Northwest Territories Caribou Herds Decline

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Results from the July 2006 surveys of the Cape Bathurst and Bluenose-West caribou herds indicate these herds continue to decline. The July 2006 survey of the Bluenose East herd indicates this herd has remained the same size since last year. The results were presented to the Wildlife Management Advisory Council (Northwest Territories) at meetings in Inuvik on September 7th.

Photocensus surveys, completed in July, 2005 showed that the three barren-ground caribou herds, harvested mainly by hunters in the Inuvik and Sahtu regions of the Northwest Territories, had declined from peak numbers observed last decade.

  • Cape Bathurst – The Cape Bathurst Herd had from an estimate of 17,500 in 1992 to an estimate of 2,400 in 2005. In 2006, herd size was estimated at 1,800.
  • Bluenose-West – The Bluenose-West Herd had declined from an estimate of 98,900 in 1987 to an estimate of 20,800 in 2005. In 2006, herd size was estimated at 18,000.
  • Bluenose-East – The Bluenose-East Herd had declined from an estimate of 104,000 in 2000 to an estimate of 66,600 in 2005. In 2006, herd size was estimated at 66,200.
  • Tuktoyaktuk Peninsula – In September 2005, a visual survey of the Peninsula estimated 3900 caribou and reindeer. In July 2006, a photographic survey estimated 3,100 animals, of which approximately 80% are reindeer.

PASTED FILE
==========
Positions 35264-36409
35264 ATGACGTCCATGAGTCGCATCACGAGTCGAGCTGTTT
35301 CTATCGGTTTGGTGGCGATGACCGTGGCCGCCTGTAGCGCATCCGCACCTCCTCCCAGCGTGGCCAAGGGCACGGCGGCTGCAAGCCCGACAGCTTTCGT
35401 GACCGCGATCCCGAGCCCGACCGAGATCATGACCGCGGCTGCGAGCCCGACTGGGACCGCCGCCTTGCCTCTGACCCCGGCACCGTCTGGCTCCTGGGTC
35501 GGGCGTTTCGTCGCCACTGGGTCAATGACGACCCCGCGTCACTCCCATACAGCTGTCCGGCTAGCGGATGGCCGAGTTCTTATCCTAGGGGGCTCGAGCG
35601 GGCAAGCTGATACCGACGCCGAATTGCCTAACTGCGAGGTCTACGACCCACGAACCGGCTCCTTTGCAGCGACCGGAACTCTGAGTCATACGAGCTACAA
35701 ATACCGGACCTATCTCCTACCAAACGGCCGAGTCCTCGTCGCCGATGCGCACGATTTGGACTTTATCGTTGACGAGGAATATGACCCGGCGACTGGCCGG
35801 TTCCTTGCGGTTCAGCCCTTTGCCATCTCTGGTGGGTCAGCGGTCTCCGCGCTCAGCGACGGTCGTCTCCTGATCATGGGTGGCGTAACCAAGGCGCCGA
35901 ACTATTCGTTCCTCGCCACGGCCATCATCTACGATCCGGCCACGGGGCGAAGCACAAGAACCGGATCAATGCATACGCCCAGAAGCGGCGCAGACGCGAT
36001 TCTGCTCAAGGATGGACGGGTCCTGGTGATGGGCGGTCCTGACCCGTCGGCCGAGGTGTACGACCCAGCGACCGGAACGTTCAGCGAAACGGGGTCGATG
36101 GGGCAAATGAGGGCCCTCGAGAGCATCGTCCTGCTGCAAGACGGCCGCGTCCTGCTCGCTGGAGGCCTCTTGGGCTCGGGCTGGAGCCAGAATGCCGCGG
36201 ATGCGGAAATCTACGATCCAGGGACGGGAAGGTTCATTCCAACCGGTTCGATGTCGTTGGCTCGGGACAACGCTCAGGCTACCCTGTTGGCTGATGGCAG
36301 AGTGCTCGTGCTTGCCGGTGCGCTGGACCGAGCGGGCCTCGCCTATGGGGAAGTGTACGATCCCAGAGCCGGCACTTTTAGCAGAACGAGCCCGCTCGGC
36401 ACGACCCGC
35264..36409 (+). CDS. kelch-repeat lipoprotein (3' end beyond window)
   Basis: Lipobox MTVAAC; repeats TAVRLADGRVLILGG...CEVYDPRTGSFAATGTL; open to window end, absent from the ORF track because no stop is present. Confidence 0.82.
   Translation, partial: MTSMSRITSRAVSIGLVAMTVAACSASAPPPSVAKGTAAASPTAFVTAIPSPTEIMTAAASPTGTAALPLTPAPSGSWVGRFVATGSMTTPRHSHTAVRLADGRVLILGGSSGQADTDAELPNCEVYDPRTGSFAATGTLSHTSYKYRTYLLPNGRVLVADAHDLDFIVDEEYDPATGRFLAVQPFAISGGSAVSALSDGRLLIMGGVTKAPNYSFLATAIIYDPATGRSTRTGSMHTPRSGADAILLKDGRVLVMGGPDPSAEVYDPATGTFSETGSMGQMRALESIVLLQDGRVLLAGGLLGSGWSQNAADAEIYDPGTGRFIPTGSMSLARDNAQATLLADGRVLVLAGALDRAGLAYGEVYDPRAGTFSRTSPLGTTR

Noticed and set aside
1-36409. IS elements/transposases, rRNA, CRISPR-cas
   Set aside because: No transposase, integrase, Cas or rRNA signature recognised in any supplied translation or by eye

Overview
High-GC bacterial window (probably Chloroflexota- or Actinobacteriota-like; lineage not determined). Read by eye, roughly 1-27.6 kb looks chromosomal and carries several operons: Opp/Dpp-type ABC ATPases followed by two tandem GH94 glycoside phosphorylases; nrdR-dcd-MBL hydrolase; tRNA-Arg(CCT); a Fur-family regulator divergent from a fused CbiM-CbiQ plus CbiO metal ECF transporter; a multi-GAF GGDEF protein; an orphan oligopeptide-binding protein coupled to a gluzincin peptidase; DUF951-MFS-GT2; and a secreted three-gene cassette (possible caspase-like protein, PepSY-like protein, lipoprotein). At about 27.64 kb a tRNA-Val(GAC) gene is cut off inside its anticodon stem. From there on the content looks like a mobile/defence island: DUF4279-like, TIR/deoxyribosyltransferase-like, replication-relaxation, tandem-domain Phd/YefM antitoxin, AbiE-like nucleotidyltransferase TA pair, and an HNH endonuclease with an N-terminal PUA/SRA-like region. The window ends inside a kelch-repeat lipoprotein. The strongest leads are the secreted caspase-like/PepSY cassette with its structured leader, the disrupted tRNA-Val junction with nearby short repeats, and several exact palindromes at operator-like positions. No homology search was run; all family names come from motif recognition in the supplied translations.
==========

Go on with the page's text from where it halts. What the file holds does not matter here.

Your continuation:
Environment and Natural Resources (ENR) Minister Michael Miltenberger stated, "Recognizing that we all have to work together, the Government of the Northwest Territories (GNWT) released a NWT Barren-ground Ground Caribou Strategy in February which outline ways to help the herds recover. Actions under the strategy are being implemented and it is critical we work closely with the co-management boards."

Presentations to co-management boards and affected communities will occur throughout September and will also include the Sahtu and Gwich'in Renewable Resources Boards.

For the most severely affected Cape Bathurst herd, recommendations from the co-management boards to close resident, non-resident and commercial hunting have been implemented. For the other herds, the number of tags for resident hunters and outfitting have been reduced. As well, resident hunters may only shoot bulls.

In addition to these surveys, a photographic survey was also done of the breeding females on the calving grounds of the Bathurst herd in June 2006. Results from this survey will be available in mid-September. The last survey was in June 2003 and the Bathurst Caribou Management Plan calls for surveys every three years, when numbers are low.

ENR Technical Support Manager Dr. Ray Case says, "These surveys have confirmed the trends we found last year. Reversing the trends will now need to be the focus of management actions."

Minister Miltenberger added, "A Caribou Summit will be held in early 2007 to bring together all co-management boards, agencies, harvesters and groups that are affected by low caribou numbers. To help our herds recover, we will need everyone's full support for measures that must be taken so our children will have caribou in the future."

For more information please contact:

Ray Case – ENR; Manager, Technical Support, Wildlife Division (867) 920-8067

Ron Morrison – ENR; Superintendent, Inuvik Region (867) 777-7295